Tuesday, September 19, 2017

Goalkeeping woes, Stones and tactical confusion – How Guardiola is making life difficult for himself

SoccerNews in General Soccer News 16 Jan 2017

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Pep Guardiola accepted Manchester City’s Premier League title bid was as good as over on Sunday, with the wounds of a punishing 4-0 defeat against Everton still raw.

The abject nature of City’s second-half collapse at Goodison Park opens up the very real possibility that a manager who has reached at least the semi-finals of the Champions League in each of his seven attempts may miss out on Europe’s elite competition altogether next season, particularly in light of Chelsea, Tottenham and Manchester United’s relentless form over recent months.

The imbalanced, aging squad Guardiola inherited when he took the reins from Manuel Pellegrini in July – only Stoke City, West Brom and Watford had a higher average age this weekend than City’s starting XI on Merseyside – appears ill-equipped to improve their lot when Mauricio Pochettino’s dynamic, swashbuckling Spurs visit the Etihad Stadium next weekend.

City’s courtship of Guardiola was long in the pipeline and severe questions must be asked of director of football Txiki Begiristain, who left his long-time friend from their days playing at Barcelona with a playing group containing obvious flaws when it comes to implementing their boss’ famed and highly successful methods.

Nicolas Otamendi arrived from Valencia for in excess of £30million in August 2015, yet the Argentina international’s rash tackles and scattergun decision making cast him as the antithesis of the type of measured, playmaking centre-half Guardiola craved.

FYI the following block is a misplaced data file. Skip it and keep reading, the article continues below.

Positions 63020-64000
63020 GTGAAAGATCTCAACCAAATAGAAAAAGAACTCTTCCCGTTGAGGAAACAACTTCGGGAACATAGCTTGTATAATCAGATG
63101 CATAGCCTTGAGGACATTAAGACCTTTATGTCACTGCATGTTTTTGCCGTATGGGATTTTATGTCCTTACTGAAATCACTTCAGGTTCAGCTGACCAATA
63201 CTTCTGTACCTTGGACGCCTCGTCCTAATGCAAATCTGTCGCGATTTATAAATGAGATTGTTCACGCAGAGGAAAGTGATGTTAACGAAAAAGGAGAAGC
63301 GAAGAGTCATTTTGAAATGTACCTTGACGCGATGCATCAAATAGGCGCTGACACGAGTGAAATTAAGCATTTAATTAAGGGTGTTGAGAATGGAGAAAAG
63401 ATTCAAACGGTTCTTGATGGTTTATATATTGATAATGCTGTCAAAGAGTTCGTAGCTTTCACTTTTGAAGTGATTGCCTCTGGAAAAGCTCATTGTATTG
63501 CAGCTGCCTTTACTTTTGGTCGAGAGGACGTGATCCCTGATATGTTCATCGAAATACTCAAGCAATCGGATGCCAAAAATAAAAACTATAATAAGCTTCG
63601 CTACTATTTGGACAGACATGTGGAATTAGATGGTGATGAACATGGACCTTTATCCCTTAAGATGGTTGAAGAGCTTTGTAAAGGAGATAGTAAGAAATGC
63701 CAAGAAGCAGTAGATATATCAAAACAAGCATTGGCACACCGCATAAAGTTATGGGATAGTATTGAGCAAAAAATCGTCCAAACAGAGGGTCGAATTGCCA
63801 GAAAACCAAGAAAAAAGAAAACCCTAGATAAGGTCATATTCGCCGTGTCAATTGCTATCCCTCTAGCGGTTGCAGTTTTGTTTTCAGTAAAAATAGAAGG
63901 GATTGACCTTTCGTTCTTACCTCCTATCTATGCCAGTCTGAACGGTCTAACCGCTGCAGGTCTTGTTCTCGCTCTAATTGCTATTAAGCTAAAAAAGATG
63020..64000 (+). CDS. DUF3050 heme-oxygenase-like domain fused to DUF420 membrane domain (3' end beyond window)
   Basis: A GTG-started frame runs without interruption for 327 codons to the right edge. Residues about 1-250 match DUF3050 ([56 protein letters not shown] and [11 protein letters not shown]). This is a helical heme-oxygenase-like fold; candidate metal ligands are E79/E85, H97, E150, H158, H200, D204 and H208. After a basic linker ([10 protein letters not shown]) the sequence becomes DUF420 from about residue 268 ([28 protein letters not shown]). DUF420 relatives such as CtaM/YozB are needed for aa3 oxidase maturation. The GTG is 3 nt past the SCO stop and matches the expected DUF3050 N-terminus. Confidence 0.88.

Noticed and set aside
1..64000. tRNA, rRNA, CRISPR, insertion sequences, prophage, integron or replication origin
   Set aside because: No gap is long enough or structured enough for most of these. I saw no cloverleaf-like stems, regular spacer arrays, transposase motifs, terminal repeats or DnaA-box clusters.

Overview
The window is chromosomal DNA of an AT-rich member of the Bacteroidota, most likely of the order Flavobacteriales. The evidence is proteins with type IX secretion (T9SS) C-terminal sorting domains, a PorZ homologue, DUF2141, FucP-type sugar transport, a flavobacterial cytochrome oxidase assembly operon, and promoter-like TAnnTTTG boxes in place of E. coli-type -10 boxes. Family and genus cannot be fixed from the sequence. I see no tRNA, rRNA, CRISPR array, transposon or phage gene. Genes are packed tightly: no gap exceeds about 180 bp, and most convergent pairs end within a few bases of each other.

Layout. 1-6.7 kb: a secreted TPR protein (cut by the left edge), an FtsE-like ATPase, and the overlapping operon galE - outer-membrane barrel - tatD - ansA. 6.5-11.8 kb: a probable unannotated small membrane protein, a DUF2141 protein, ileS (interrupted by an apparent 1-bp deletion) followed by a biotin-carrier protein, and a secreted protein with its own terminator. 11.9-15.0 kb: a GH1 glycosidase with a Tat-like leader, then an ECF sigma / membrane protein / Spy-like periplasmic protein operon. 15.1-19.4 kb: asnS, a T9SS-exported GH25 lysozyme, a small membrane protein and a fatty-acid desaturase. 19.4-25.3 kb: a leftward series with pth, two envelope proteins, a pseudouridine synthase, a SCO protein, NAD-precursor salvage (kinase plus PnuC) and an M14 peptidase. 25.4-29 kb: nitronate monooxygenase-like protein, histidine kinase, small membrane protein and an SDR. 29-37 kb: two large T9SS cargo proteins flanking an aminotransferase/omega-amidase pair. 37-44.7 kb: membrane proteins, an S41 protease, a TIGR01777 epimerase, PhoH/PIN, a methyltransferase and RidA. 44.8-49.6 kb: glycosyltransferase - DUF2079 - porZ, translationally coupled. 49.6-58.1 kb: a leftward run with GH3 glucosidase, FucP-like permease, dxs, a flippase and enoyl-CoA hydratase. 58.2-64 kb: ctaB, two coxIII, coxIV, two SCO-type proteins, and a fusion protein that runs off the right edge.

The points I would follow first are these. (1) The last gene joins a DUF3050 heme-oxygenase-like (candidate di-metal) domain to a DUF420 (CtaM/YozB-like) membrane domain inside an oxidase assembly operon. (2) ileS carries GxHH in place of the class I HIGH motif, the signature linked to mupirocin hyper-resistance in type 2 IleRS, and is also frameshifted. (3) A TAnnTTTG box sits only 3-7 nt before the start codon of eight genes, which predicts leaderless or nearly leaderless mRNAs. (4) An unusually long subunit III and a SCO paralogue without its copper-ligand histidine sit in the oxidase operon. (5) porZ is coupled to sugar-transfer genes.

The coach who once said he would play with 11 midfielders if he could was left with 33-year-old and recent outcast Yaya Toure and 32-year-old career right-back Pablo Zabaleta patrolling central areas against Everton, with key signing Ilkay Gundogan out for the season and Fernandinho suspended.

More generally, the core of this City squad have habitually flattered to deceive since winning the Premier League title in 2013-14 and laying most of the blame with an inconsistent bunch who have failed over two-and-a-half years is probably a more sensible course than stating a football obsessive with ample trophy laden success behind him does not ‘get’ the Premier League.

Nevertheless, with City’s initially promising campaign arguably on the brink of collapse, Guardiola has given himself some tough questions to answer.

HART OUT, BRAVO IN

This is the most obvious stick with which to repeatedly beat Guardiola, and he would struggle to make a case against the validity of a single blow.

His style needs a goalkeeper who can build attacks from the back and Guardiola’s capital as a proven winner gave him scope to jettison Joe Hart, however painful it might be for the Etihad faithful to see a long-time fans’ favourite plying his trade with mid-table Serie A outfit Torino.